Apparently you think politicians are not human. Building consensus is a political act. You realize that.

    What do workers say about your boss at your job?

    I’m sorry if “my boss” never listened to input he wouldn’t be a boss (or my boss) anymore.

  7. I see. It was “my” towers in NYork that fell. Gotcha.

    So 9/11 was an Afghan protest against outdoor classrooms?

    I’m sorry if “my boss” never listened to input he wouldn’t be a boss (or my boss) anymore.

    A boss who doesn’t listen to input is different from a boss who has people complaining he doesn’t listen to them.

    I don’t understand the question. You’ve asked for what I thought was wrong. I told you

    Let’s have fun again, tell us again what’s wrong.

  8. Boonton,

    A boss who doesn’t listen to input is different from a boss who has people complaining he doesn’t listen to them.

    Oddly a boss who listens is one who doesn’t have people complaining and one who does not is on who does have people complaining. There may be a small set of bosses who never listen who do not have people who complain. But not many I suspect, just as good listener bosses probably don’t have said complaint. You were saying?

    So 9/11 was an Afghan protest against outdoor classrooms?

    Huh?

  9. Huh?

    Your link is talking about open air classrooms in Afghanistan and you’re linking that to the WTC falling on 9/11. How does that link? Is your premise that if Afghanistan isn’t a nice place, we’ll suffer terrorist attacks in the US? Afganistan was a nasty place long before 9/11 and the 9/11 terrorists weren’t even connected to Afghanistan. The only connection was that OBL set himself up there in between moving around between various countries from Africa to finally Pakistan.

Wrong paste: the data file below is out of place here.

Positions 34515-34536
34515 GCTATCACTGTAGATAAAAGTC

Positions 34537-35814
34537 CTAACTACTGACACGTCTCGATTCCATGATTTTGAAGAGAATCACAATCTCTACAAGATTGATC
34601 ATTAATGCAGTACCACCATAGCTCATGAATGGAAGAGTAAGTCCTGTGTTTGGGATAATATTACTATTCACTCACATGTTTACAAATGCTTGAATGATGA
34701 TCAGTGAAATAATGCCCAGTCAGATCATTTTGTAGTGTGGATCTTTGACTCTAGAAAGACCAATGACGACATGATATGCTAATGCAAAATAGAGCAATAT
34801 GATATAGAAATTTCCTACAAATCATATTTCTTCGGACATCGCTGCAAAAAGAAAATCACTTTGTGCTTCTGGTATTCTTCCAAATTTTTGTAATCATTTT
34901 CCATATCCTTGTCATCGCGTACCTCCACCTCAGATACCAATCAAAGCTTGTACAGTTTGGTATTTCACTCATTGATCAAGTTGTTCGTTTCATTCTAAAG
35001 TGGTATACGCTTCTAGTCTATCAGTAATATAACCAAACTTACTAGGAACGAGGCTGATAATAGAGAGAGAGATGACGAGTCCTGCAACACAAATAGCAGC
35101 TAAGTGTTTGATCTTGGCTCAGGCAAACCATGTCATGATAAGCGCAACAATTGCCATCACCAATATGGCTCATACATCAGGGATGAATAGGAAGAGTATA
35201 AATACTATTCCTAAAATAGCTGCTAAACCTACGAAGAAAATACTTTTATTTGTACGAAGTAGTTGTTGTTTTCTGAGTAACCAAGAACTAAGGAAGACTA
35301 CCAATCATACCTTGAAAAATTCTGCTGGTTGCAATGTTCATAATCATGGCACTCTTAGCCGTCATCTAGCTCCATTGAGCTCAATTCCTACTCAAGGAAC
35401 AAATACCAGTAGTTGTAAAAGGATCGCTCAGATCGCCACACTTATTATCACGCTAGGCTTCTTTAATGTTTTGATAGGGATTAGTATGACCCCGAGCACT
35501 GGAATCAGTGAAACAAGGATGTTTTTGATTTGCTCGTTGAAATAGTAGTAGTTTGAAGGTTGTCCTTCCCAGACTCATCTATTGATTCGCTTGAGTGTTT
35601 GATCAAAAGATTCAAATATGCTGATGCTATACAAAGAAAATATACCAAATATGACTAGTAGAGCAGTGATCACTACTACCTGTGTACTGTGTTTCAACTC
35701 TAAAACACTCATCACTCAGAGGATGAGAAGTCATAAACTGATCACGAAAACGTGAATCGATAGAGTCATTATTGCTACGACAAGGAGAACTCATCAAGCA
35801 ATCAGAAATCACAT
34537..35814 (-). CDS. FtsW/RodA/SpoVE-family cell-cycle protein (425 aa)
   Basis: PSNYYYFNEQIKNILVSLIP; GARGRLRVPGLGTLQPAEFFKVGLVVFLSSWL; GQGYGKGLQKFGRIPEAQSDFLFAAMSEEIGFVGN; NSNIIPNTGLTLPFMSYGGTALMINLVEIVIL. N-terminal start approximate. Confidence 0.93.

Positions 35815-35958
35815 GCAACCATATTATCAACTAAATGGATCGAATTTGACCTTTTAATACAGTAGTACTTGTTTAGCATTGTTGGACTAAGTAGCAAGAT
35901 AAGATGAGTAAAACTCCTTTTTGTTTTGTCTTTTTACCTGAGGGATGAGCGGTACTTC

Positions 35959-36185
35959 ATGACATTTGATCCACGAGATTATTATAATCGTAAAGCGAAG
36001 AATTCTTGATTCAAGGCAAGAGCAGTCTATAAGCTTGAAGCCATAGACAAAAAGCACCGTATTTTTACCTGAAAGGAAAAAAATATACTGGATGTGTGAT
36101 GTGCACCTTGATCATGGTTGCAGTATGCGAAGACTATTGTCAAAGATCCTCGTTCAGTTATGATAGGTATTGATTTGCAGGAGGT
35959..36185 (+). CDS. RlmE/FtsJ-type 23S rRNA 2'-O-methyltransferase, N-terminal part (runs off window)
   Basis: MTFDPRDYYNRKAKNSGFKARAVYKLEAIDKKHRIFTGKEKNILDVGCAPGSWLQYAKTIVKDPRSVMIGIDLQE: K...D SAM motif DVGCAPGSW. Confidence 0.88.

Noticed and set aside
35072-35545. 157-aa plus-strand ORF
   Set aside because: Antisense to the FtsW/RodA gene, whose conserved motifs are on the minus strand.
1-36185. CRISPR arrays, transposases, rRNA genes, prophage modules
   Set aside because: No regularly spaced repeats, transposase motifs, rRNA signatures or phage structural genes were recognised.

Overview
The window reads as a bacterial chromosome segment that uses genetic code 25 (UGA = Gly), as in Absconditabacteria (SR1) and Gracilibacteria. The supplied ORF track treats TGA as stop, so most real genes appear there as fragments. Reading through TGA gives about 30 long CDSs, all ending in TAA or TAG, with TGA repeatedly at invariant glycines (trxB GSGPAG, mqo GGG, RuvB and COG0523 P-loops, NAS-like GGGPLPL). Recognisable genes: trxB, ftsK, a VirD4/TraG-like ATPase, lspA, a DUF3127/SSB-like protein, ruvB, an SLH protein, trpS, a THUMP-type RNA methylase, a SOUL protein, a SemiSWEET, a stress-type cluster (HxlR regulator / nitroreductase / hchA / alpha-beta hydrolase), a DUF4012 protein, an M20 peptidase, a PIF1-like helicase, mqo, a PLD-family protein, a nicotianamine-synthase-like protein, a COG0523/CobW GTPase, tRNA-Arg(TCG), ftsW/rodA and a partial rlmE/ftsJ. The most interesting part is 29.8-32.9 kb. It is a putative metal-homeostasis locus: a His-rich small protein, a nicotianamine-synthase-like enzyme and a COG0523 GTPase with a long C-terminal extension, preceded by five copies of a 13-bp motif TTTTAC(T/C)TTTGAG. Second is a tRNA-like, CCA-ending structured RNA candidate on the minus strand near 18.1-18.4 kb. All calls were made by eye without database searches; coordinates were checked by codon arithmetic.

Oddly a boss who listens is one who doesn’t have people complaining and one who does not is on who does have people complaining

    In general I would not measure the quality of a leader by whether or not he can keep the complaints muted or quiet.

  10. Boonton,

    Your link is talking about open air classrooms in Afghanistan and you’re linking that to the WTC falling on 9/11. How does that link?I made a connection via Petraeus’ book. Why is that unclear?

    In general I would not measure the quality of a leader by whether or not he can keep the complaints muted or quiet.

    You truly think that the opinions and remarks of a persons followers are unconnected to the quality of his leadership?

  11. There’s no assigned reading list for this blog, if you have a point to make make it.

    You truly think that the opinions and remarks of a persons followers are unconnected to the quality of his leadership?

    Not unconnected but unclear. A bad leader may generate a lot of complaints, but a good leader may do so as well. Likewise a poor leader may also generate few complaints. Hence absent more info complaints tell us nothing about the leader’s quality.

  12. Boonton,